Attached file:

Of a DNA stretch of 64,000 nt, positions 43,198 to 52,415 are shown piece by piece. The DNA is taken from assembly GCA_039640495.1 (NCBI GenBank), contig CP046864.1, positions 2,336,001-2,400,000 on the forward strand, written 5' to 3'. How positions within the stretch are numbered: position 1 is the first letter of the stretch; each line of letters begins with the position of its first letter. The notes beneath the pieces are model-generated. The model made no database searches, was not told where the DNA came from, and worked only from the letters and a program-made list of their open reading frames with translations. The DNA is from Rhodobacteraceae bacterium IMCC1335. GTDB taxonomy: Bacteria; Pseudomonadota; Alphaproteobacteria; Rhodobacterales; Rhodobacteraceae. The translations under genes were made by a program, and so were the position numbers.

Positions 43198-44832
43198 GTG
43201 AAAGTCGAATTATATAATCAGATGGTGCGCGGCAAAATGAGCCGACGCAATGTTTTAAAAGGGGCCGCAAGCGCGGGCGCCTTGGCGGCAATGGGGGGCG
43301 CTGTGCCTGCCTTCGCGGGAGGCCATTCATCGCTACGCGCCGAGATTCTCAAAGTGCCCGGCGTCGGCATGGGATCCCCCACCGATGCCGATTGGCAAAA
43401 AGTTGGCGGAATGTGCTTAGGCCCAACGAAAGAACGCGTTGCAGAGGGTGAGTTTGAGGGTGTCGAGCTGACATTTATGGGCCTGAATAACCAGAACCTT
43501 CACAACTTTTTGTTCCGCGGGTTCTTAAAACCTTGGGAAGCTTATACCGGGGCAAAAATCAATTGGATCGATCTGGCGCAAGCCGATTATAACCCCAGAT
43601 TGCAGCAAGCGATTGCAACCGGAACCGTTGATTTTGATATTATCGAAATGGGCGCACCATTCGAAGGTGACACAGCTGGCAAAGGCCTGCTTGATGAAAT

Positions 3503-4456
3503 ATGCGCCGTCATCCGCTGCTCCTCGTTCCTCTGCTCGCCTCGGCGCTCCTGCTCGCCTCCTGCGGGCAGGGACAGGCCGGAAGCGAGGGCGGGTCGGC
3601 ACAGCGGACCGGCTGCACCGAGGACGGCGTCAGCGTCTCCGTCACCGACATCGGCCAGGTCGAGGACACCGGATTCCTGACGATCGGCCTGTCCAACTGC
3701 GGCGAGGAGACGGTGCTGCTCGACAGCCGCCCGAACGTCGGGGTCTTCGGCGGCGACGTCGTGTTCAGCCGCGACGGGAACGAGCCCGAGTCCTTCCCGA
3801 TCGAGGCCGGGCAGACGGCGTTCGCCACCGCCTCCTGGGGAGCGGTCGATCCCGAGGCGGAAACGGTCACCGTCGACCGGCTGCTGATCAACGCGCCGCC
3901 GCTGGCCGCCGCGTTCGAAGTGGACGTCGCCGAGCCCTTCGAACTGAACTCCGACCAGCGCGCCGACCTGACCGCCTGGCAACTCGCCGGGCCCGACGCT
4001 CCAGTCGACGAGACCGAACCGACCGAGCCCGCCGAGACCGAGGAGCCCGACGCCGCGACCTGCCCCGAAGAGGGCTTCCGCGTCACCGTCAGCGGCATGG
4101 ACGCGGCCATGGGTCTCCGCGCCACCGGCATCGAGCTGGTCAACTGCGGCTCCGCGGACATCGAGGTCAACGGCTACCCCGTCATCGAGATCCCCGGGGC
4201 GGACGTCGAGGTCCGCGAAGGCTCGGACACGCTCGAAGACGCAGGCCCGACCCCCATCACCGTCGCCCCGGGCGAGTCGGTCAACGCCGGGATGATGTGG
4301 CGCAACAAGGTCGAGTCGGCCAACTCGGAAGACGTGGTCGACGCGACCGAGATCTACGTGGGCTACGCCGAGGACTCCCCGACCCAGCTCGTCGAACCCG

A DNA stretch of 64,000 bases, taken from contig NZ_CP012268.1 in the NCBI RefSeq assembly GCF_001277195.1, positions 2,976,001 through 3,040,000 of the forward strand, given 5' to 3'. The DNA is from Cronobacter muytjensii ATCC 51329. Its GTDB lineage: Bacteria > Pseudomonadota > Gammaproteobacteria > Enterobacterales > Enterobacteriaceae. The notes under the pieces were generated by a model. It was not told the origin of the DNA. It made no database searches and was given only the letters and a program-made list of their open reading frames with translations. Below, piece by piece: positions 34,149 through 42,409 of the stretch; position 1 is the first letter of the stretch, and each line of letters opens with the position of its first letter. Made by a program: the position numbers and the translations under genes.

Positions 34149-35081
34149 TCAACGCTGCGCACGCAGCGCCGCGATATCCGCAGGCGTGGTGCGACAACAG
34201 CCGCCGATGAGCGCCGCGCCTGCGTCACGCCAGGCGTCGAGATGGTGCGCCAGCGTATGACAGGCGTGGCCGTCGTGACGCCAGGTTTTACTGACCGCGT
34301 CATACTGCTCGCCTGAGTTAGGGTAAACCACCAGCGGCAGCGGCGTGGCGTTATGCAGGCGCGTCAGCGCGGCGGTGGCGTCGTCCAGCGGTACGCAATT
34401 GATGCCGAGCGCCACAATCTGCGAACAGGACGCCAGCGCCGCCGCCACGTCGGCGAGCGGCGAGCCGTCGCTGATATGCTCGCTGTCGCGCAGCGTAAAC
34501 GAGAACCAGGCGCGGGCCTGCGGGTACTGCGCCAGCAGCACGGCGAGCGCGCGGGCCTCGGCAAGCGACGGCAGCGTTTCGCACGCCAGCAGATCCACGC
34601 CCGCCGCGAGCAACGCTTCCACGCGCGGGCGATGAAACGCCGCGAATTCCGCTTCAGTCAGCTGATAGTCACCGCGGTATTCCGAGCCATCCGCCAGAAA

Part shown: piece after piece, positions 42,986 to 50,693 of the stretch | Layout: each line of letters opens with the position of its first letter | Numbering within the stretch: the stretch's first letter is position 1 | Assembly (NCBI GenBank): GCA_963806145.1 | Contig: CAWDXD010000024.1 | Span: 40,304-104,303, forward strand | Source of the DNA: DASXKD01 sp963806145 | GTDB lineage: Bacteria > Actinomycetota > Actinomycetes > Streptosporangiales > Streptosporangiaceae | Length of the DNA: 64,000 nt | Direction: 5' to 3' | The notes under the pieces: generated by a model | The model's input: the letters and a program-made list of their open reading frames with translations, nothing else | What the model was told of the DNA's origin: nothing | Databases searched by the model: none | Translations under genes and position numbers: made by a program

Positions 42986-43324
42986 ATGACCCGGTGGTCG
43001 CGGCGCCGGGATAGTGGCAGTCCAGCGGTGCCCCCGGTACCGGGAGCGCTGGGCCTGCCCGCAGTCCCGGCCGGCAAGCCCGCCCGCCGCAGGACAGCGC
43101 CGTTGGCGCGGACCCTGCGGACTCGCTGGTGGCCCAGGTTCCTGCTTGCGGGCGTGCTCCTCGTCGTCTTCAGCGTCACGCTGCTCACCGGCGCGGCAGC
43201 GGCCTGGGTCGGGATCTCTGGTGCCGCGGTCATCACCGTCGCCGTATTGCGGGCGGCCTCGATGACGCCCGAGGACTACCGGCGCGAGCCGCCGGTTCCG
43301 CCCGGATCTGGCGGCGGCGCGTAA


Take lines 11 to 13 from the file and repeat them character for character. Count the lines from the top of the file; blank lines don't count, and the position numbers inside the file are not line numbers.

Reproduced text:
3601 ACAGCGGACCGGCTGCACCGAGGACGGCGTCAGCGTCTCCGTCACCGACATCGGCCAGGTCGAGGACACCGGATTCCTGACGATCGGCCTGTCCAACTGC
3701 GGCGAGGAGACGGTGCTGCTCGACAGCCGCCCGAACGTCGGGGTCTTCGGCGGCGACGTCGTGTTCAGCCGCGACGGGAACGAGCCCGAGTCCTTCCCGA
3801 TCGAGGCCGGGCAGACGGCGTTCGCCACCGCCTCCTGGGGAGCGGTCGATCCCGAGGCGGAAACGGTCACCGTCGACCGGCTGCTGATCAACGCGCCGCC